Make Information Processing In the Brain More Efficient
"Attentional-blink" occurs when two pieces
of information are
presented to a person in very close succession, and the brain doesn't
perceive the second piece of information because it is still processing
the first. Richard Davidson and colleagues attempted to determine if
intensive mental training through meditation could extend the brain's
limits on information processing, reducing "attentional-blink."
The researchers compared two groups of
people--17 expert meditators
and 23 novices--to see if either was better at recognizing two pieces
of information shown in quick succession.
The participants were tested at the
beginning and end of a 3-month
period. For the intervening 3 months, the meditation practitioners
participated in a retreat, during which they meditated for 10-12 hours
a day. The novices participated in a 1-hour meditation class, and were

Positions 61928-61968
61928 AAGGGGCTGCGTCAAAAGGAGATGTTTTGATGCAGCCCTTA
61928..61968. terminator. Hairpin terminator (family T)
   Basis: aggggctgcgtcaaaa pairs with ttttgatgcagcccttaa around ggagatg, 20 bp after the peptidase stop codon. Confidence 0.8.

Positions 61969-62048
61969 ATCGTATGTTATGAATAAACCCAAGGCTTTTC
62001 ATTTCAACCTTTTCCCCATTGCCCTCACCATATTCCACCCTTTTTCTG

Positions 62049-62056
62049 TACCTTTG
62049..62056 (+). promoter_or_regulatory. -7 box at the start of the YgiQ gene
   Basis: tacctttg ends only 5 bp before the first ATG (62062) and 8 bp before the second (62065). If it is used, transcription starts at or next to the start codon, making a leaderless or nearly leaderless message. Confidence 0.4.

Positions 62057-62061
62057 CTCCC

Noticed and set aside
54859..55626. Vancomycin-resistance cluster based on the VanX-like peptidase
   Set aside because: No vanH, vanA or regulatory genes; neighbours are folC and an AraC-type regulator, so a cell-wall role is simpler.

asked to meditate for 20 minutes a day for the week before each test.
The researchers found that intensive
training did reduce
"attentional-blink." The participants who had gone through the mental
training were more likely to perceive both pieces of information
instead of just the first because the brain used fewer resources to
detect the first piece of information -- leaving more resources
available to detect the second. The researchers also note that this
study supports the idea that brain plasticity, or the ability of the
brain to adapt, exists throughout life.
Heleen A. Slagter, Antoine Lutz, Lawrence L.
Greischar, Andrew D.
Francis, Sander Nieuwenhuis, James M. Davis, and Richard J. Davidson,
"Mental training affects distribution of limited brain resources." PLOS
Biology, June 2007.
We grant you the right to publish this article and other articles from
web site, newsletter or ezine as long as the article is left in
the original state and includes the complete resource box unchanged,
which means it provides credit to the author, author's statement, and
all information about content provider.